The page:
IN JUNE 1941, The Reluctant Dragon, with its warm, sparkling portrayal of the Disney Studio, began to appear on movie screens throughout the United States. At the Burbank compound, according to this film, efficiency and creativity reigned side by side, youthful artists learned and exchanged ideas, and the wildest flights of imagination were combined with...

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12. Disney and the Good War

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pp. 228-242

IN THE FALL of 1941, after the strike was settled, many hoped that life would return to some semblance of normality at the Disney Studio. Such hopes proved short-lived. Only a few weeks later, the airplanes of imperial Japan swooped down on Pearl Harbor. The day after the attack, Walt Disney received an early morning call from his studio manager. "Walt, ...

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13. Disney's Descent

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pp. 243-262

AS POLITICAL STORMCLOUDS gathered and the creative atmosphere began to darken, the aesthetic mission of the Disney Studio became less clear. Disney entertainment films seemed unable to get off the ground. Audiences were puzzled, and arbiters of taste began to turn an increasingly skeptical eye toward the Burbank fantasy factory. The man ...

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14. The Search for Direction

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pp. 263-280

BY THE MID-1940S, Walt Disney was ill-tempered to the point of acrimony. This work-driven, temperamental man, operating under mounting stress, became increasingly cranky, even bitter, and lashed out with greater frequency and intensity at his employees. Of course, he had never been easy to work for, even in the flush days of the studio,...

IV. Disney and the American Century

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15. Cold War Fantasies

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pp. 283-302

I LIVE WITH A GENIUS," Lillian Disney's warm description of domestic life with her famous husband, was advertised on the cover of McCall's in February 1953. Right next to it sat another blaring headline, which created a neat ideological tableau. The dramatic title of the second article, "Stalin and His Three Wives: A Private-Life Expose," promised a lurid ...

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16. Disney and National Security

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pp. 303-322

THE POWERFUL INFL UENeE of the Cold War pervaded other innovative projects that poured out of the Disney Studio in the 1950S. Disney's expansive Americanism, for instance, influenced new explorations of the natural world in an extremely popular series of documentaries. It colored a number of television productions and books that probed ...

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17. Disney and Domestic Security

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pp. 323-345

THE COLD WAR, as it grew in intensity throughout the 1950S, compelled Americans to define their fundamental social and political values. As one historian has put it, "The search to define and affirm a way of life, the need to express and celebrate the meaning of 'Americanism,' was the flip side of stigmatizing Communism." Literature and pulp fiction, ...

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18. Citizen Disney

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pp. 346-360

BY THE MID-1950s, Walt Disney had become once again a fixture in American popular journalism. His burst of activity in movies, television, and documentaries early in the decade made him an attractive topic, and an explosion of articles followed. The broad and kindly face with its pencil mustache, combed-back hair, and twinkling eyes began to look out at readers of the nation's largest-circulation periodicals on a ...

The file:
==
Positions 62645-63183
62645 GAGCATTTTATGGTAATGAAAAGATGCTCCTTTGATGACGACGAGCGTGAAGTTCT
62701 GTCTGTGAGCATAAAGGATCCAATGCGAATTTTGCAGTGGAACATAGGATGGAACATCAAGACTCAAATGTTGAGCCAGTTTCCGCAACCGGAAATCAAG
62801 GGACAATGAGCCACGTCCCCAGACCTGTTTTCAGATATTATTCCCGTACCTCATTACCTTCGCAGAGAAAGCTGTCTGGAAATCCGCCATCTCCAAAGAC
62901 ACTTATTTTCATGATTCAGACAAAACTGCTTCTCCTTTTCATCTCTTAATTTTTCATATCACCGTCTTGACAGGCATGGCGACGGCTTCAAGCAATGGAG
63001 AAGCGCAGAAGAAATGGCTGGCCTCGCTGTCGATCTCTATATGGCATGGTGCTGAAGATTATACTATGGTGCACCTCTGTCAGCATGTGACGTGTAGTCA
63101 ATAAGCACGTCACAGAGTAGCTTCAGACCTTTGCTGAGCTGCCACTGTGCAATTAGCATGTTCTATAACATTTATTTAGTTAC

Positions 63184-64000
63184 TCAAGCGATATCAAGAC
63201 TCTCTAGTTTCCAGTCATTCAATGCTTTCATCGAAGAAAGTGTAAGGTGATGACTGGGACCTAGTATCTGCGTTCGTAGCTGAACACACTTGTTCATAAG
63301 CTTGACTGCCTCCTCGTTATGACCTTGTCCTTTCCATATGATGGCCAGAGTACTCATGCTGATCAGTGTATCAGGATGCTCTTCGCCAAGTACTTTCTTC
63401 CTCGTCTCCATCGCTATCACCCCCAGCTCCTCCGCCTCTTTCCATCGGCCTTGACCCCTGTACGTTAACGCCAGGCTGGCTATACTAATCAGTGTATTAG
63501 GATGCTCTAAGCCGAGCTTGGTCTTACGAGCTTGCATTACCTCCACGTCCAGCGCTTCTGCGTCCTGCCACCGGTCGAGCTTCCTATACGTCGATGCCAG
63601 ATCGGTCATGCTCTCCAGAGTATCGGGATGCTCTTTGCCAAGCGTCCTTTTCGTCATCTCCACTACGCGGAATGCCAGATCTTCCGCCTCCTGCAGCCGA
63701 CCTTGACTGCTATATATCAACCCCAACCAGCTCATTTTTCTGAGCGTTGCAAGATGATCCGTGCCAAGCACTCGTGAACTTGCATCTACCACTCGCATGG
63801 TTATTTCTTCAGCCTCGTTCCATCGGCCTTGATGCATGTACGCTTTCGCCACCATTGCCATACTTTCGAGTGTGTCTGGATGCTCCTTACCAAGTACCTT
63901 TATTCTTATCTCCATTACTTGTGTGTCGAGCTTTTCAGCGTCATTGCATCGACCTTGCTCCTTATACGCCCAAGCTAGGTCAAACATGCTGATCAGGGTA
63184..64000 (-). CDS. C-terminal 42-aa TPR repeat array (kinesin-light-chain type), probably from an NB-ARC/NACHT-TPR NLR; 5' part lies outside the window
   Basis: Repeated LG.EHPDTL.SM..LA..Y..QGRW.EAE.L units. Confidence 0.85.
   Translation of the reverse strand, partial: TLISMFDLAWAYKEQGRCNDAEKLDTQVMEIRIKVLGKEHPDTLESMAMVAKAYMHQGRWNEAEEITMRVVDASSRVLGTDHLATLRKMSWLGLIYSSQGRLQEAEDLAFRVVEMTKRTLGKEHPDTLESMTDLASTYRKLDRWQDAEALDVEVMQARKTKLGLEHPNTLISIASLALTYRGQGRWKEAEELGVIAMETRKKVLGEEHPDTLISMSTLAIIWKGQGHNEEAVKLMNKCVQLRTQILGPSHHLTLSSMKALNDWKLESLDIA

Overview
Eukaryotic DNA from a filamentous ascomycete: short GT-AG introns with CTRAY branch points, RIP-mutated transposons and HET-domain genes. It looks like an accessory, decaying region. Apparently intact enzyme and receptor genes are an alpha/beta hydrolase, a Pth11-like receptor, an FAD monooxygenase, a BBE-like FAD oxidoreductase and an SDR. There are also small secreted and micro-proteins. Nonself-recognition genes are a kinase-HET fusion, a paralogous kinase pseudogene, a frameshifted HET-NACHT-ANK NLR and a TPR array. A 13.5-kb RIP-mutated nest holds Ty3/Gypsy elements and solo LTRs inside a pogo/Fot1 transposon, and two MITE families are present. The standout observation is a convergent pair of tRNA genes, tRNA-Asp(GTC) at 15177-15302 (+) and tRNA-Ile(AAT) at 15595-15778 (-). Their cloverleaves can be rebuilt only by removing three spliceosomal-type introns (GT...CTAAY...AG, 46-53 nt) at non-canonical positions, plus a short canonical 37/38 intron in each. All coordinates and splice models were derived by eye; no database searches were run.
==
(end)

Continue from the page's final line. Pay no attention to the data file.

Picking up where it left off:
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19. Disney and the Culture Industry

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pp. 361-382

IN 1959, Life published a special double issue that explored at length a striking shift in American society over the past decade. It analyzed the prosperity and comfort growing out of the automation of manufacturing, the growth of a consumer economy, and a new national emphasis on leisure. In its words, "For the first time a civilization has reached a point...

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20. The Happiest Place on Earth

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pp. 383-403

ON THE AFTERNOON of July 17, 1955, the grand opening of Disneyland held the rapt attention of millions of Americans. The construction of this fantastic amusement park had been the subject of feverish press speculation for over a year, and when the gates swung open, the event was broadcast live on ABC in a two-hour spectacle hosted by...

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21. Pax Disneyana

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pp. 404-424

BY THE EARLY 1960s, grand honors and outlandish acclaim had become the rule rather than the exception for Walt Disney. In 1963, he received one of his greatest honors when the Freedom Foundation presented him with its coveted George Washington Award for promoting the American way of life. Former president Dwight D. Eisenhower, who ...

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22. It's a Small World, After All

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pp. 425-445

OVER THE SWEEP of his long entertainment career, one of Walt Disney's greatest strengths was his ability to attract talented, loyal artists, managers, and operatives. With the dramatic expansion of the Disney entertainment empire in Florida, this ability became crucial. The demands of this project made two things clear. First, it seemed obvious...

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Epilogue

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pp. 446-454

IT ALL HAPPENED so quickly. When news of Walt Disney's death on December 15, 1966, swept through the Burbank studio and Disneyland like a shock wave, his associates reacted with surprise, grief, and anxiety for the future. Stricken, some cried out "No!" while others wept quietly. Hardly anyone, even in Walt's family, had expected his death. On New Year's...

Notes

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pp. 455-508

Bibliographic Essay

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pp. 509-512

Index

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pp. 513-527


E-ISBN-13: 9780826273000
E-ISBN-10: 0826273009
Print-ISBN-13: 9780826213792
Print-ISBN-10: 0826213790

Page Count: 568
Illustrations: illus
Publication Year: 2001

Edition: 1
Series Editor Byline: John Smith, Will Wordsworth